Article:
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              Automatic annotation of eukaryotic genes, pseudogenes and promoters

              Background The ENCODE gene prediction workshop (EGASP) has been organized to evaluate how well state-of-the-art automatic gene finding methods are able to reproduce the manual and experimental gene annotation of the human genome. We have used Softberry gene finding software to predict genes, pseudogenes and promoters in 44 selected ENCODE sequences representing approximately 1% (30 Mb) of the human genome. Predictions of gene finding programs were evaluated in terms of their ability to reproduce the ENCODE-HAVANA annotation. Results The Fgenesh++ gene prediction pipeline can identify 91% of coding nucleotides with a specificity of 90%. Our automatic pseudogene finder (PSF program) found 90% of the manually annotated pseudogenes and some new ones. The Fprom promoter prediction program identifies 80% of TATA promoters sequences with one false positive prediction per 2,000 base-pairs (bp) and 50% of TATA-less promoters with one false positive prediction per 650 bp. It can be used to identify transcription start sites upstream of annotated coding parts of genes found by gene prediction software. Conclusion We review our software and underlying methods for identifying these three important structural and functional genome components and discuss the accuracy of predictions, recent advances and open problems in annotating genomic sequences. We have demonstrated that our methods can be effectively used for initial automatic annotation of the eukaryotic genome.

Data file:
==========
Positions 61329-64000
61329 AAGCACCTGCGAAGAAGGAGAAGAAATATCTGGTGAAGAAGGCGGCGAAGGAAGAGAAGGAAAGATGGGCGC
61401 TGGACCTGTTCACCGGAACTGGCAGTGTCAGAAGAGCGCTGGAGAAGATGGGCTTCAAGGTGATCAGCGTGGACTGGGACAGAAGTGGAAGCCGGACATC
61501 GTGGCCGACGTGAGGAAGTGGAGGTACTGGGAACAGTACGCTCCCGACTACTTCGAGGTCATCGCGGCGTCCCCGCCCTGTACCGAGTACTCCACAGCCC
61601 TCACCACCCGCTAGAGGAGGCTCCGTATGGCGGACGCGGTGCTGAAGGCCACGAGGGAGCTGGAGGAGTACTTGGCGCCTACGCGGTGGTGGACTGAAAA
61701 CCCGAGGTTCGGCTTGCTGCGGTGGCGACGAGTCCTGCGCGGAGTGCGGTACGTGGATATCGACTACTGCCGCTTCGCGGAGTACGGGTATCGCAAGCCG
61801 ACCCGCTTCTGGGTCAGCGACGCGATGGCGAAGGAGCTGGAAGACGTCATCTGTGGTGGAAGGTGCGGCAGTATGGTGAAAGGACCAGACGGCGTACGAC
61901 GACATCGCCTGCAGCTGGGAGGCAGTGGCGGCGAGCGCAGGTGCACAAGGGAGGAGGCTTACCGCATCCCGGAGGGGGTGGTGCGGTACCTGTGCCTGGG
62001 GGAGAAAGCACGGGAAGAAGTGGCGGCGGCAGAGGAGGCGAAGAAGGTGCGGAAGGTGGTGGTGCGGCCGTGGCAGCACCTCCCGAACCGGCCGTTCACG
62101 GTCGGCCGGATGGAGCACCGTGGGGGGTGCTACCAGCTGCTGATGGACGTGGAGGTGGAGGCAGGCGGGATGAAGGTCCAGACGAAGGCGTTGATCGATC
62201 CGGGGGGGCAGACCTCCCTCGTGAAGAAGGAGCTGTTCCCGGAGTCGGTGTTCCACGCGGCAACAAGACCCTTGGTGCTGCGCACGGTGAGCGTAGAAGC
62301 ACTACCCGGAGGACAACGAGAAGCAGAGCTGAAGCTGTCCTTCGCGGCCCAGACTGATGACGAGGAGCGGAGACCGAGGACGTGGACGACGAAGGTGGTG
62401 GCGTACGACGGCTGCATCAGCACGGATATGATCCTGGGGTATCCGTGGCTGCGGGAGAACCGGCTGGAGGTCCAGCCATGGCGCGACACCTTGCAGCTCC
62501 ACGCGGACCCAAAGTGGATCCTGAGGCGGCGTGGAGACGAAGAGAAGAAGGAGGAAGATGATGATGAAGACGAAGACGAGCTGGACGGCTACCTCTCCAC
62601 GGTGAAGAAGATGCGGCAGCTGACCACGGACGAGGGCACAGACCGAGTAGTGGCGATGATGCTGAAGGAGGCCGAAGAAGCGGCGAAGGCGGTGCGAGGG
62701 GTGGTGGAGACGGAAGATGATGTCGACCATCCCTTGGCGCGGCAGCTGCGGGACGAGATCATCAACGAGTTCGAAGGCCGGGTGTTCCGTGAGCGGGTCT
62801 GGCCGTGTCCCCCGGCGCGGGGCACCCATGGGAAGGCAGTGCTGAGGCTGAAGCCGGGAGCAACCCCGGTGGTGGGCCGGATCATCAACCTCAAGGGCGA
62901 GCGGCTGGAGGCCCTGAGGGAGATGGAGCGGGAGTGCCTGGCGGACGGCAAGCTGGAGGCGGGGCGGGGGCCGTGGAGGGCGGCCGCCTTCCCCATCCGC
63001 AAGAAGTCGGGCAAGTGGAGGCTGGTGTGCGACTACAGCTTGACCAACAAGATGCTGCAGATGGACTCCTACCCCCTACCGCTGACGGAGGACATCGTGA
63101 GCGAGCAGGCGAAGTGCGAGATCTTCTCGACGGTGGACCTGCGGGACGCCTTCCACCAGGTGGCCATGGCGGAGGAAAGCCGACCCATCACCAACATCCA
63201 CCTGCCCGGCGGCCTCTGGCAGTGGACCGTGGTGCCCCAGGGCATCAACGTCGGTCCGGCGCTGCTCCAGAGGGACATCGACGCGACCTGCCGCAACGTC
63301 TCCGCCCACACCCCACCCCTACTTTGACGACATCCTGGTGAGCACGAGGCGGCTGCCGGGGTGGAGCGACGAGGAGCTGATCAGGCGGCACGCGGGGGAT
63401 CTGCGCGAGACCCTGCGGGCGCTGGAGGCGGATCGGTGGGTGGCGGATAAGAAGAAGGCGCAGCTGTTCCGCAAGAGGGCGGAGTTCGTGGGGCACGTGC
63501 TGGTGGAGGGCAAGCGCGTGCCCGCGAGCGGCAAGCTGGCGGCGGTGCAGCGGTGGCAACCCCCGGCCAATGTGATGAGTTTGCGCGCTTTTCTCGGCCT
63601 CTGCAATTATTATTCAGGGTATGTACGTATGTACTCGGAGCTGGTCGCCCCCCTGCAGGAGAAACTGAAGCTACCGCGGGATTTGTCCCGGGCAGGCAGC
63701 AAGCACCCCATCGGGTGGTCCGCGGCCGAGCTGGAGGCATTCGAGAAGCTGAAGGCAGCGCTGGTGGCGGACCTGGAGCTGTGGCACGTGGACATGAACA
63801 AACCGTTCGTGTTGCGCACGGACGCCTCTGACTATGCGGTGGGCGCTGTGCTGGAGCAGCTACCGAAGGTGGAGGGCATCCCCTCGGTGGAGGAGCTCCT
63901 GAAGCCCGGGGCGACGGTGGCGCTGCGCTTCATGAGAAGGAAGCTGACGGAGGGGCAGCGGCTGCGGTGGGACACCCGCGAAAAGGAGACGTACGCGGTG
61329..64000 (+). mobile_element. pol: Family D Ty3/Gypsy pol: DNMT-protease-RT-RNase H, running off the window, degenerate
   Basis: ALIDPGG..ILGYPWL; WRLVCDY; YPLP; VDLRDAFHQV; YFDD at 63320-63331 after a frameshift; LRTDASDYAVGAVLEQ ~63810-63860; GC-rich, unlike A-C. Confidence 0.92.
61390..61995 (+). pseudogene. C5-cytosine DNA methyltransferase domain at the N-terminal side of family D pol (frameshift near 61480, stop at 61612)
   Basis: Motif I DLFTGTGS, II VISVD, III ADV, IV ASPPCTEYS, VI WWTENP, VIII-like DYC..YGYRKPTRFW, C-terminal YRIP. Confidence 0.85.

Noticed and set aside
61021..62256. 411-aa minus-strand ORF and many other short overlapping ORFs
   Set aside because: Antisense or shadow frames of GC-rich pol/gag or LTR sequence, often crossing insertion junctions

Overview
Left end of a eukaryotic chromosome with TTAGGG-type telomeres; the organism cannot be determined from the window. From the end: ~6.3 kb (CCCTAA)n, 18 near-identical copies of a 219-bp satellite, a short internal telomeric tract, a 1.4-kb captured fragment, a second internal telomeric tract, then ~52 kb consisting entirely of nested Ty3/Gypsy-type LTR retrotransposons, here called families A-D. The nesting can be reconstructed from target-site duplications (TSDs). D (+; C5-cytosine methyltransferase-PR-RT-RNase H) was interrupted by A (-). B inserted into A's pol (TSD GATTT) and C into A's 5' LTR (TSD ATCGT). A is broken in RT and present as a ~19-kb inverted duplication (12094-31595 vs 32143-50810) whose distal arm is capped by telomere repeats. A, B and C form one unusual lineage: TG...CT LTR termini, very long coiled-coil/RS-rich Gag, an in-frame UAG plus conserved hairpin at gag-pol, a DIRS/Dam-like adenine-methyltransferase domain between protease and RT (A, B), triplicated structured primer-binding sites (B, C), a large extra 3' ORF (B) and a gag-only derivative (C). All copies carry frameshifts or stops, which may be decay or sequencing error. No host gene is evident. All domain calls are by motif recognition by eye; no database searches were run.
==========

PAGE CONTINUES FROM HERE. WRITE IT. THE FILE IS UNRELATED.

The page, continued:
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                Author and article information

                Journal
                Genes (Basel)
                Genes (Basel)
                genes
                Genes
                MDPI
                2073-4425
                27 May 2019
                May 2019
                : 10
                : 5
                Affiliations
                [1 ]Key Laboratory of Ministry of Education for Genetics, Breeding and Multiple Utilization of Crops, College of Crop Science, Fujian Agriculture and Forestry University, Fuzhou 350002, China; intikhabalam2013@ 123456gmail.com (I.A.); donglicui2018@ 123456163.com (D.-L.C.); Yanqingyang2018@ 123456163.com (Y.-Q.Y.)
                [2 ]State Key Laboratory of Ecological Pest Control for Fujian and Taiwan Crops, College of Life Sciences, Key Lab of Biopesticides and Chemical Biology, Fujian Agriculture and Forestry University, Fuzhou 350002, China; khadijabatoolali@ 123456gmail.com
                Author notes
                Article
                genes-10-00400
                10.3390/genes10050400
                6562426
                31137879
                © 2019 by the authors.

                Licensee MDPI, Basel, Switzerland. This article is an open access article distributed under the terms and conditions of the Creative Commons Attribution (CC BY) license ( http://creativecommons.org/licenses/by/4.0/).